What It Means For Customer Engagement: While it’s too early to say how much adoption Hide My Email will see among Apple users, this feature does have the potential to have an impact on your email marketing program—after all, users may now be able to more easily turn off your ability to email them at will and to do it without notifying you. That’s not something many email marketers will be excited about, but it’s also not the end of the world. Keep in mind that the foundation of a strong email program is sending users messages that they’re interested in receiving and likely to engage with. Engaging customers using Hide My Email isn’t materially different than engaging ones who aren’t using it. In both cases, you need to foreground the customer experience in your email program and leverage segmentation, personalization, and real-time data to better inform your outreach and provide real value to your customers in this channel. If you’re providing real value to your customers in your emails, they’ll keep engaging, and if you aren’t, they don’t need this new feature to unsubscribe; they’ll just do it the old fashioned way.

3. iCloud Private Relay

What It Is: The other big new privacy tool baked into iCloud Plus? iCloud Private Relay. Because its goal is to provide users with increased privacy around their browsing behavior, Private Relay is being widely compared to a virtual private network (VPN). However, this new feature takes the kind of privacy that VPNs provide to the next level, ensuring that user browsing history isn’t accessible by anyone—not their internet service providers (ISPs), not the websites they visit, not even by Apple itself. The service, which only works via Apple’s Safari browser and isn’t offered in China and a small number of other countries, encrypts users’ IP addresses and the URLs of the sites they’re seeking to access, then passes the encrypted data to an unidentified third-party relay service. The third-party relay then un-encrypts the URL to allow the user to access the webpage in question, but not the IP address, which is replaced by a generic regionalized IP address. This shift, which mirrors the launch of “approximate location” sharing in iOS 14 and is intended to help prevent device fingerprinting, makes it possible for websites to localize content without requiring users to share their specific location with brands.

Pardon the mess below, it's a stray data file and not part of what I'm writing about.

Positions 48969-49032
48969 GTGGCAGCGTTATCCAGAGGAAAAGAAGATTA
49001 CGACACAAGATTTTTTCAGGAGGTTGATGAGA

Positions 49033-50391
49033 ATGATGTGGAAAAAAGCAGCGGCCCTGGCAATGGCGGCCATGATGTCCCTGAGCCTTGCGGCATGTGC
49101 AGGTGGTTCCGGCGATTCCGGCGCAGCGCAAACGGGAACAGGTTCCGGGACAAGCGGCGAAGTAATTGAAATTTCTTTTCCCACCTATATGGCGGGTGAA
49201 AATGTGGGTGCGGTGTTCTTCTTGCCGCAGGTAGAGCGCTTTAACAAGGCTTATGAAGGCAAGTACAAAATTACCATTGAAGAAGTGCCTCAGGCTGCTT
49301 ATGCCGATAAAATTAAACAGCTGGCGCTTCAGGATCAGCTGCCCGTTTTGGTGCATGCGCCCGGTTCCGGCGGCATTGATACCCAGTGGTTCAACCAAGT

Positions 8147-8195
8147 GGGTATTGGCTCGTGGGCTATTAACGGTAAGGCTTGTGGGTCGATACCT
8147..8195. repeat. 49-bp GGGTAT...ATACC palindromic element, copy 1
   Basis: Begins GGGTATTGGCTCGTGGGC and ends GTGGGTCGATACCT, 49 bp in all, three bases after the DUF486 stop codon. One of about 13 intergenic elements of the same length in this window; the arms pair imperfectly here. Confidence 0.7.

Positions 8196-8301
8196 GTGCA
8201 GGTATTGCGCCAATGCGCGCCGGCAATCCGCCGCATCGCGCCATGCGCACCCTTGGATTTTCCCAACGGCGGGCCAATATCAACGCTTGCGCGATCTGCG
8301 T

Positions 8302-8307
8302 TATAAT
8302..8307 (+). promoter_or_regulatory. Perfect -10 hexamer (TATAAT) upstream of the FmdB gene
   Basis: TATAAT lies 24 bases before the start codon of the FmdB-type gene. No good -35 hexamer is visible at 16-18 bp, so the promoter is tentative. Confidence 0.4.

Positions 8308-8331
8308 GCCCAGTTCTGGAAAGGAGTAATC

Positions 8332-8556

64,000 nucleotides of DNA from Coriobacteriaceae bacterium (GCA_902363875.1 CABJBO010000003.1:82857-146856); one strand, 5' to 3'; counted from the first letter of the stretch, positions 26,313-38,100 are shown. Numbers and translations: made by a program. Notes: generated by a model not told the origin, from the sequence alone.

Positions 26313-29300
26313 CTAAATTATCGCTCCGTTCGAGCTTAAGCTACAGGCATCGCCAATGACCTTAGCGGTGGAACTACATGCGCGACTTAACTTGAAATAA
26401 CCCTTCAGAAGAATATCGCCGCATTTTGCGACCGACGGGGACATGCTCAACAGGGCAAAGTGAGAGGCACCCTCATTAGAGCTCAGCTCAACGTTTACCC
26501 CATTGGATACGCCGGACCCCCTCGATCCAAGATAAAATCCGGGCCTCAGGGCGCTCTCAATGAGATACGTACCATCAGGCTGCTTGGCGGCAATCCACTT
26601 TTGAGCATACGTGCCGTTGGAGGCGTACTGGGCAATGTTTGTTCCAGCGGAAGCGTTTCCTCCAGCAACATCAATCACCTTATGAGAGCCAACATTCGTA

What It Means for Customer Engagement: For one thing, it means that ISPs and other data brokers who currently sell user data and insights based on browsing behavior will likely have a much harder time gathering that information from users with Apple devices, potentially making marketing more difficult for brands who rely on purchased third-party data going forward. That said, the real impact is on data that’s being collected without users’ awareness and permission—after all, this new feature doesn’t stop your company from collecting first-party data about a given users’ preferences on your website or asking them to indicate what content or products they’re interested in—so brands who focus on building two-way communication with their users shouldn’t be significantly affected.

4. App Privacy Report